Depending on your political affiliation, the words ‘Sturgeon in peril’ may fill you with delight, despair or indifference. For those of us at Fauna & Flora International (FFI), however, this kind of headline is already old news.
For longer than we care to remember, we have marvelled at the survival instincts of a character that has literally been around since the time of the dinosaurs and, until relatively recently, has shown little sign of being ready to leave the stage. But we have always known that a sturgeon-free world was a real possibility, and warned repeatedly that time was running out even for this archetypal born survivor. For the avoidance of doubt, we’re talking about a fish.
Caviar with a caveat
Before we analyse where it all began to go wrong for this creature from the Cretaceous, it’s worth reminding ourselves about some of its more remarkable characteristics.
Sturgeons are an example of so-called ‘living fossils’ – a reference to how long these extraordinary fish have graced the planet. There is certainly something prehistoric about their appearance, an impression reinforced by their beady eyes, barbels and their built-in body armour in the form of bony external plates, known as scutes.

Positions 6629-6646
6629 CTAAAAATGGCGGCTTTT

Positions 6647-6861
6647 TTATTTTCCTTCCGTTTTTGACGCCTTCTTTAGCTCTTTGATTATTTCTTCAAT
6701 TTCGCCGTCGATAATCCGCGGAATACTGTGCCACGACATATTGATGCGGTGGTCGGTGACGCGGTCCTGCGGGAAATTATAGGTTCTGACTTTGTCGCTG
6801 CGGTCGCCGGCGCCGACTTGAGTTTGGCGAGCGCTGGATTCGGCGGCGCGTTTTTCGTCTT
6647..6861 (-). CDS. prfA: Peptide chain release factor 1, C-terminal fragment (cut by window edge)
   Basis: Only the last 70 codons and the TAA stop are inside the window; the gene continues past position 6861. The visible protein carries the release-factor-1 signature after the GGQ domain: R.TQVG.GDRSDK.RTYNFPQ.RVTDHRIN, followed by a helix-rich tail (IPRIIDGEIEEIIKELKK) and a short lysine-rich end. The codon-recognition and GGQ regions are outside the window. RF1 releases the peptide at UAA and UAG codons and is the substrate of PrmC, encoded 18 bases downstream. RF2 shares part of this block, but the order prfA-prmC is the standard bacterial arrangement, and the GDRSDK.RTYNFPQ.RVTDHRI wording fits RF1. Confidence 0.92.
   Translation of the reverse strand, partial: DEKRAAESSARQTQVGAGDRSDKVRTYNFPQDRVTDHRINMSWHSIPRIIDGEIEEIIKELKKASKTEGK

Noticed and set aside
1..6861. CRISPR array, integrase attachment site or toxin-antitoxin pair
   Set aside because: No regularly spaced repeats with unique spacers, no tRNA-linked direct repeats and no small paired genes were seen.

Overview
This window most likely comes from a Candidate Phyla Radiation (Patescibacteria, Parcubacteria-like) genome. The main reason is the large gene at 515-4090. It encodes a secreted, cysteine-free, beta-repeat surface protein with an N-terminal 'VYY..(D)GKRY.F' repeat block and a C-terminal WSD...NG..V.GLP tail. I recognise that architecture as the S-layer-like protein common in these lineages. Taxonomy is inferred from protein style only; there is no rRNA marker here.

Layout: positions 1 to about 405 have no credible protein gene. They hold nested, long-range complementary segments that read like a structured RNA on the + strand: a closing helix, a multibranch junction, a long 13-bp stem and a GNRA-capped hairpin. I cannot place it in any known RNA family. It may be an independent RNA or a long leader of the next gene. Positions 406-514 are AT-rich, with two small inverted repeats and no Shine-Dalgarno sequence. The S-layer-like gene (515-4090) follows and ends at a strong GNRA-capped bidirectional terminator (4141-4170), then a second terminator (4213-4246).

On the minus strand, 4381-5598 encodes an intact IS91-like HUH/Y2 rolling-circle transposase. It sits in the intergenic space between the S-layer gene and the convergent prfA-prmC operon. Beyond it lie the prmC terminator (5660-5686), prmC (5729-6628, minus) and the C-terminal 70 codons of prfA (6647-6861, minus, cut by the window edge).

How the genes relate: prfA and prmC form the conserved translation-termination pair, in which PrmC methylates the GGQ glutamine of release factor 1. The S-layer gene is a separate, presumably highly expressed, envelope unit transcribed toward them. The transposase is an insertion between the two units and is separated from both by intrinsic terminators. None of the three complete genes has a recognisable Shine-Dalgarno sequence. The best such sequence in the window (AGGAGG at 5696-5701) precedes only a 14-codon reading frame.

This giant among freshwater fish can reach gargantuan proportions. The largest sturgeon species can attain a length of eight metres – that’s longer than a minibus – and weigh up to one-and-a-half tons.
These fish are renowned for their highly prized roe, which is widely harvested, cured in salt and sold for eye-watering sums of money, particularly in Russia. But this caviar comes with a caveat; the sturgeon is paying an even higher price for the popularity of its eggs.
There is no group on the planet more endangered than the fish collectively known as sturgeon. All but four of the world’s 27 species are perilously close to extinction.
Why are sturgeons endangered?
All the world’s sturgeons face an upstream battle for survival, but those in Europe are particularly at risk. Once widespread throughout the continent’s major river systems, they have been decimated by unsustainable levels of fishing, poaching and the loss of traditional spawning grounds as a result of habitat destruction.
All sturgeons are nominally protected under CITES (the Convention on International Trade in Endangered Species of Wild Fauna and Flora), but enforcement of these regulations is not easy, given the difficulty of differentiating between wild-sourced and farmed products. The thriving black market in caviar poses a serious threat to Europe’s dwindling wild sturgeon populations.
As if that wasn’t enough to deal with, sturgeons are now faced with another, potentially terminal, threat to their survival in the shape of hydropower dams, of which more later.
How FFI is saving sturgeons
Of the main rivers draining into the Black Sea, only a handful still offer suitable spawning habitat. One of these, the Rioni River in Georgia, is the last known refuge of the Colchic sturgeon and supports crucial populations of five other critically endangered species.